Saturday, August 01, 2009

Out of the Vault - Super Drac vs. Filthy Jack



Blood of the Innocent #1I finally saw the Watchmen movie last night. There are quite a few things I want to say about it, but I think I'll put that off until I've got the new feature running to replace Big Audio Wednesday. Maybe in another week.

After Watchmen, Alan Moore turned his attention to Jack the Ripper. In the early 90's, Moore and Eddie Campbell produced From Hell, an awesome retelling of the Jack the Ripper story. However, a few years earlier, in 1985, there was another series about Jack the Ripper that is very interesting both on its own, and in comparison to Moore's work.

That series was Blood of the Innocent, published by WaRP Graphics. It was a four-issue mini-series published in late 1985 (with a cover date of January 1986) featuring a running conflict between Jack the Ripper and Dracula, written by Rickey Shanklin and Mark Wheatley (who also inked and colored) and penciled by Marc Hempel.

SuperDracDracula arrives in England in 1888 (two years before the events in Bram Stoker's novel), ostensibly to promote English tourism to Transylvania. As he steps off the boat, we learn that he has some sort of mind-altering power of illusion. Different people perceive him differently. One of the dockworkers perceives him as a grizzled old man while another sees him as Superman (check out the cape at left). Dracula stays in Whitechapel, where he meets and falls in love with a prostitute with a heart of gold named Mary Kelly.

Meanwhile, Prince Albert Victor, Duke of Clarence (Eddy to his friends), is informed by Sir William Gull, Royal Physician, that he has terminal syphilis. He is doomed to go mad and die. Eddy stumbles out to Whitechapel, furious at "those whores" for dooming him to this fate. An encounter with a prostitute on the street turns bloody when Eddy pulls out a knife and kills the woman.

Fleeing the scene, Eddy runs into Dracula, who has no time for such a rude fellow. But as he is about to kill Eddy, Dracula smells the disease within him and casts him away, stating he will "make allowances for your disease." Then he turns to fog and blows away, hastening Eddy's descent into madness.


Over the course of the four issue series, Eddy grows more insane with every passing day and turns his one-time incident of violence into a bloody murder spree, while Sir William Gull, at the Queen's urging, throws the Scotland Yard investigators off the scent by sending them false clues. Meanwhile, a reporter named Montague John Druitt becomes convinced there's a vampire in Whitechapel. Knowing that Transylvania is the home of vampire myths, and that there is a visiting nobleman from that very country in London, Druitt goes to Dracula for help and advice concerning how to find the vampire. Events take a tragic turn for everyone when their paths all collide at the apartment of Mary Kelly.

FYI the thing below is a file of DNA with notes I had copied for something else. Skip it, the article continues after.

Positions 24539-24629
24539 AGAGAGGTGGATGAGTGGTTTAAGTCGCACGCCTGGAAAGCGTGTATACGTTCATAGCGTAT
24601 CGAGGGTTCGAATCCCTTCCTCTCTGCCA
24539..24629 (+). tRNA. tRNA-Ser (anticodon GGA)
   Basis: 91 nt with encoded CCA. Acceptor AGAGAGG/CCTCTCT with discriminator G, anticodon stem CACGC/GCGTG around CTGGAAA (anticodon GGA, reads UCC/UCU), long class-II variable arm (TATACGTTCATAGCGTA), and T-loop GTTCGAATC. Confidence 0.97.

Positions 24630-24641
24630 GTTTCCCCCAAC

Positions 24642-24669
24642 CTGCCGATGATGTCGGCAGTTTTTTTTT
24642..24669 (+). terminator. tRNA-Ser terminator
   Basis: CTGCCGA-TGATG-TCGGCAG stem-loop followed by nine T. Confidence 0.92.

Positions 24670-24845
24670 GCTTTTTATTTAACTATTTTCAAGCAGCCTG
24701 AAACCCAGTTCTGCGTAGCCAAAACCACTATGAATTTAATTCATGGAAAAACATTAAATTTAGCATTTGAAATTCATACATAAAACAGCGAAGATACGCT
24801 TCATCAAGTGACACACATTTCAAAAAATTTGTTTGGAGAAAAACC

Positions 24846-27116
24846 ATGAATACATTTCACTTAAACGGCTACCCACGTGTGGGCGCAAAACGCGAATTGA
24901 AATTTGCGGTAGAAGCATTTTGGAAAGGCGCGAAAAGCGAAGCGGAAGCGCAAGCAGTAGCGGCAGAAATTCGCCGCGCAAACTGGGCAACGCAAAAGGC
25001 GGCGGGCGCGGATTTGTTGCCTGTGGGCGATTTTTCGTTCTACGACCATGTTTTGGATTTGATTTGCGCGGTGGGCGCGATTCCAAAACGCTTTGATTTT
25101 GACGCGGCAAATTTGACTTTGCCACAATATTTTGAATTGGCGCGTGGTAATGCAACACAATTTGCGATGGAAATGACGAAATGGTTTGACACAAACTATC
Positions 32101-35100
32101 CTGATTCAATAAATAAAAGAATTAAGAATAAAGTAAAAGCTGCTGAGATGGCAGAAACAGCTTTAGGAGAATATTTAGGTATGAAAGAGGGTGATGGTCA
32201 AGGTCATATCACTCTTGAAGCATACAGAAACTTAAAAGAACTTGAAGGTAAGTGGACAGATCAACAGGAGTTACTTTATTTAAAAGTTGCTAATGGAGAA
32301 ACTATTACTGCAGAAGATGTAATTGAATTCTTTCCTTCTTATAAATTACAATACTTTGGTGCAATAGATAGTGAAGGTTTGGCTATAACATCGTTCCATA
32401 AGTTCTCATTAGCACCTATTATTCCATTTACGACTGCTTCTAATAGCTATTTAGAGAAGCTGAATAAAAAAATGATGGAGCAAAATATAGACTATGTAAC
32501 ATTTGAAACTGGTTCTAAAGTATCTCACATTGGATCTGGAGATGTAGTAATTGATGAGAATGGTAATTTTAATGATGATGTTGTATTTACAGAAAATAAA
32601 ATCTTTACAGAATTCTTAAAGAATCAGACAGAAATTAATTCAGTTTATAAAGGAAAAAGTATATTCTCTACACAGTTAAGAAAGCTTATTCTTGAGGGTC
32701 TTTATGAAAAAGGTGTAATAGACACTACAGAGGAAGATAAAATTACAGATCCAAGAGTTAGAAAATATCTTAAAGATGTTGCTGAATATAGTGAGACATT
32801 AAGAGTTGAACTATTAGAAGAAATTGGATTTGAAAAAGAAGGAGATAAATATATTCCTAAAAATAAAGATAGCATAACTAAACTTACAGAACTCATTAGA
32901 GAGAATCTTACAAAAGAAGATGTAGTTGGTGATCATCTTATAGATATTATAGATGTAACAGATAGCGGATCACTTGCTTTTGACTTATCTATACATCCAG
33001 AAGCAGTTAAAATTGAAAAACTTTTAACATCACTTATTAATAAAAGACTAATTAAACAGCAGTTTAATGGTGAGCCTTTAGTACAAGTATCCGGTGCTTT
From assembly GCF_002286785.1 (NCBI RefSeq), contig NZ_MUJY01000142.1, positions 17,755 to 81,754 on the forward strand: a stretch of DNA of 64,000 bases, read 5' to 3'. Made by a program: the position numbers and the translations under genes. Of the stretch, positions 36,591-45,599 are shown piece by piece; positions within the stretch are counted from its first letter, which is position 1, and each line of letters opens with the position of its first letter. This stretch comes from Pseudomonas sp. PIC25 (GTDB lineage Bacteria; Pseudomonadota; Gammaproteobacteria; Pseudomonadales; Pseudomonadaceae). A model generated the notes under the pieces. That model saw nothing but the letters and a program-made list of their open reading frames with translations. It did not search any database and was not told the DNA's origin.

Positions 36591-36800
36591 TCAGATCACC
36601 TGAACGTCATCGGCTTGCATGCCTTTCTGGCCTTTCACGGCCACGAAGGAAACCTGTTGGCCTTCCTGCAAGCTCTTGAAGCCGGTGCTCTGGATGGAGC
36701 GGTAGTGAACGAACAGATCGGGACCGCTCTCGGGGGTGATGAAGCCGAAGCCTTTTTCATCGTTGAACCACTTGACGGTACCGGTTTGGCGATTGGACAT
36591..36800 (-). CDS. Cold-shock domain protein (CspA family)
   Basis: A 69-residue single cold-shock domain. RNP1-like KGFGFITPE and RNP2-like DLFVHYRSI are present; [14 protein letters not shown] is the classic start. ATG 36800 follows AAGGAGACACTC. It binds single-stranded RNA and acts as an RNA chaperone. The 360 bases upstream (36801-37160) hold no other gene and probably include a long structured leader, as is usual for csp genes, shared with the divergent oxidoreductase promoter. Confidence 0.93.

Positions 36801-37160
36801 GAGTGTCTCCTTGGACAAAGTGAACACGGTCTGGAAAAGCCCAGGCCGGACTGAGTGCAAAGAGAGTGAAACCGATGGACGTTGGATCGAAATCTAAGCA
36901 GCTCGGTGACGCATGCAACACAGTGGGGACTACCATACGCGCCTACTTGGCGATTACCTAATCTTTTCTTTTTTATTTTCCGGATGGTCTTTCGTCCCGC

This was an impressive little series. We often hear about the explosion of crap that the flood of new publishers to the direct market created (I've written about several examples here), but there was a flip side to that. The direct market also allowed independent publishers to put out quality titles that would never have been printed by superhero-obsessed Big Two. And Blood of the Innocent is a prime example of the latter.

WaRP Graphics, founded solely to self-publish Wendy and Richard Pini's lovely Elfquest, found itself growing into a real publishing house. After Elfquest, they added Colleen Doran's A Distant Soil and Phil Foglio's adaptation of Robert Asprin's MythAdventures. By late 1985, they were publishing (according to an in-house ad in the first issue of Blood...) six titles and an annual and had moved from their original oversized format to standard comic book size when they came out with Blood of the Innocent.

Everything about Blood of the Innocent was new. It was WaRP's first color book (and gorgeous color it was, too--Wheatley did an outstanding job on this book). It was also published weekly, so that in the course of one month, you got a complete 100-page story. Awesome. And if you look at the scans above, you'll notice that even the gutters were in color, rather than simple white (what the scans don't reproduce well are the very subtle airbrushed textures within the gutters and the way the colors changed according to the mood of the scene--subtle details that add immensely to the atmosphere of the story). This book really impressed me when it first came out.

But what struck me when I reread it were the similarities with From Hell. Alan Moore's intricate and deeply philosophical dissection of the Ripper story has since become the standard against which I measure any Ripper tale. In Moore's version, Sir William Gull commits the murders as part of a conspiracy to cover up the inconvenient fact that Eddy, Duke of Clarence, has fathered an illegitimate child on a prostitute in Whitechapel. He writes the letters to police to throw them off the scent of any royal connection.

In Blood of the Innocent, Gull is also working on behalf of a conspiracy to protect Eddy's reputation, only this time it's Eddy committing the murders, and Gull hindering the investigation while trying (unsuccessfully) to keep Eddy under control. Both stories revolve around the inherent problems in a society based on wealth and privilege.

It's a shame that the series was never collected into one volume. This was a series that deserved it.

1 comment:

Bat-Cheva said...

I say, do you still have those? I'd love to read them if you are willing to loan them out. Sounds very interesting.